Ok, so Aquaponics is becoming a buzz word, and rightfully so. Aquaponics is one of the greatest ways to grow food on a homestead or even in an apartment! Aquaponics is a very versatile system that can be scaled to fit any person’s needs.
So what is it exactly? Well if you tune in to the show, we will discuss what aquaponics is, and we will also discuss what many don’t know, and what it is NOT. Many in the circle around this system think it is a solution to all the worlds hunger problems, and in some ways it is, but also in some ways it is not.
How can we start with an aquaponic system for ourselves and how much is it going to cost me?
Well we can build a system for $40 or $40,000! The key is you need to know what you are going to get in return, and also what you are NOT going to get in return. Aquaponic systems can cost quite a bit to get started, but if done right the first time it will be worth it.
Make sure you tune in to hear an un-biased view and see if it is right for you and your situation.
Visit Makers on Acres website http://makersonacres.com/
Join us for Makers On Acres “LIVE SHOW” every Saturday 9:00/Et 8:00Ct 6:00/Pt Go To Listen and Chat
Listen to this broadcast or download “Aquaponics” in player below!
16 Foods You Can Regrow From Scraps Become self sufficient and save a lot of cash by regrowing food from your scraps today! I do this all year round. I have literally saved thousands over the 3 years I have been doing this! I have tried this with garlic and have enjoyed free garlic now …
Highlander visits Makers on Acres
Highlander “Survival & Tech Preps”
Brett Bauma, the host of the Makers On Acres Tech, Build and Grow show is going to talk to us about his upcoming shows, and where they are headed. Brett started Makers On Acres with his 8 year old son about 6 months ago with a vision of coupling homesteading and technology to bring their audience a new perspective on efficient paths to self reliance. Brett comes from a background of being a Journeyman level carpenter, and many years in the automation, process control and electrical fields where he still works as an electrician.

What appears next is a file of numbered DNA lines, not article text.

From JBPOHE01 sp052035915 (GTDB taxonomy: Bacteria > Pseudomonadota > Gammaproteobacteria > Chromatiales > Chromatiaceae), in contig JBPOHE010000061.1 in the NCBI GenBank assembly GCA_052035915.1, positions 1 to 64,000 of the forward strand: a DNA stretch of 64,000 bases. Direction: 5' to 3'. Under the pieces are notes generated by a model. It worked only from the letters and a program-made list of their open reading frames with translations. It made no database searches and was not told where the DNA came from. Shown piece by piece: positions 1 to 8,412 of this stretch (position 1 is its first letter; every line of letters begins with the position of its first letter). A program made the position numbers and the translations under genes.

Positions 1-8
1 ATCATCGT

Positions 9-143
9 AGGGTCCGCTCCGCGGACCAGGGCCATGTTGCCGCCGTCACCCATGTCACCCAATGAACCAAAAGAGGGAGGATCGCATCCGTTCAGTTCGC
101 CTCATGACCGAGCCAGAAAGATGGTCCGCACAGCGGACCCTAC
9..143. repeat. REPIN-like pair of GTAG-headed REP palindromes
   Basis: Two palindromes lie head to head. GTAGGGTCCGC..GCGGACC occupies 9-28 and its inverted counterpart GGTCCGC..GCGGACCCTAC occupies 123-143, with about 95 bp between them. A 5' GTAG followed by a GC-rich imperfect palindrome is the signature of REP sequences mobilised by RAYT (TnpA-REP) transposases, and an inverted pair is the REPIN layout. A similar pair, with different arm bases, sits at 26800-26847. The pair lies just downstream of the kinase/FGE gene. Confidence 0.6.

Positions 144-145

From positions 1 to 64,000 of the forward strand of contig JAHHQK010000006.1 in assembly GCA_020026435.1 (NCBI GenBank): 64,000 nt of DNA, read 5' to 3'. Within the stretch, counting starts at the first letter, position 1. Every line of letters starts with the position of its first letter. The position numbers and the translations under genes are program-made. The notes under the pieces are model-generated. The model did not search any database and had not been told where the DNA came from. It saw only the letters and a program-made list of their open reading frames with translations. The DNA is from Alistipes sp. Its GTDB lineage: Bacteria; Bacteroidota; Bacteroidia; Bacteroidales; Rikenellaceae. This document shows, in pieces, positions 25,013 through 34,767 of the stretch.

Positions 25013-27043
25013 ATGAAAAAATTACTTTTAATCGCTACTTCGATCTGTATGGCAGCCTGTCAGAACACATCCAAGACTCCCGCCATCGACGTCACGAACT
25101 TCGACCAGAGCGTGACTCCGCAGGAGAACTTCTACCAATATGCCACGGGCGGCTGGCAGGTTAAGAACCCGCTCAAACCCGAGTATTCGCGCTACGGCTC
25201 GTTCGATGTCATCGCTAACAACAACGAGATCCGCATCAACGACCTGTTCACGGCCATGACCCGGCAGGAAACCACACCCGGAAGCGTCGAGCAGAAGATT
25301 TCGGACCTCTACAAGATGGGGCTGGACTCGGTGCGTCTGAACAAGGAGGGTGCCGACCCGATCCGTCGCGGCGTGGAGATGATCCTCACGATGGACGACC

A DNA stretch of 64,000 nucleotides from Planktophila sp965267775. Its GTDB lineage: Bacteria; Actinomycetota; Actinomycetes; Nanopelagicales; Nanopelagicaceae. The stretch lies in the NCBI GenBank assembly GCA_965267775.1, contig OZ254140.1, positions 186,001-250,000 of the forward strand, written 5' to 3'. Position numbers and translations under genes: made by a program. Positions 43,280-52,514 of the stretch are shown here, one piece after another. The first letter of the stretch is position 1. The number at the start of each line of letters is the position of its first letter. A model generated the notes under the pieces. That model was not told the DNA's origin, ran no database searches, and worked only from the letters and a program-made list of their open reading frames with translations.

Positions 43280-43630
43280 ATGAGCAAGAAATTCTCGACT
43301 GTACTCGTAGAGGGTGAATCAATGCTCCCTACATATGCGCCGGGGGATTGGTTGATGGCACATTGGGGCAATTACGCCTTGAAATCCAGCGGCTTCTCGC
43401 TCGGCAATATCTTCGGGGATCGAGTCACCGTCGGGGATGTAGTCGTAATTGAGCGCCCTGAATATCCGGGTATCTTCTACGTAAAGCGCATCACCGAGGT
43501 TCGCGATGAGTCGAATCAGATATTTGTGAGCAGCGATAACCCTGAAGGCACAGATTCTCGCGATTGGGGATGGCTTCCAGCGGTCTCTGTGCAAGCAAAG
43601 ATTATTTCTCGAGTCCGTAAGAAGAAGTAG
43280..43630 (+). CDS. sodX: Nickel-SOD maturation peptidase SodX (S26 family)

Combining his knowledge and experience in electrical and automation with his passion for gardening and homesteading, Brett will be bringing some wonderful projects to the DIY world that will help all create a more productive and efficient life.
Many of the technologies that Makers On Acres focus’ on in their projects are open source platforms designed for the DIY maker/inventor. Some of the platforms include the Arduino, Rasberry PI, Orange PI and many others. These systems can be easily customized and programmed to do a multitude of tasks autonomously. These systems are easily programmed and are adaptable to a large selection of sensors and add on’s (Shields). The development boards have a large number of open forums and coding that is available to help the entry level user hit the ground running with their new projects.
Brett hopes that through his show he will be able to inspire new projects, educate the DIY enthusiast and teach new users so that they can start building their creations and making their own dreams realities.
Join us for Survival & Tech Preps “LIVE SHOW” every Monday 9:00/Et 8:00Ct 6:00/Pt Go To Listen and Chat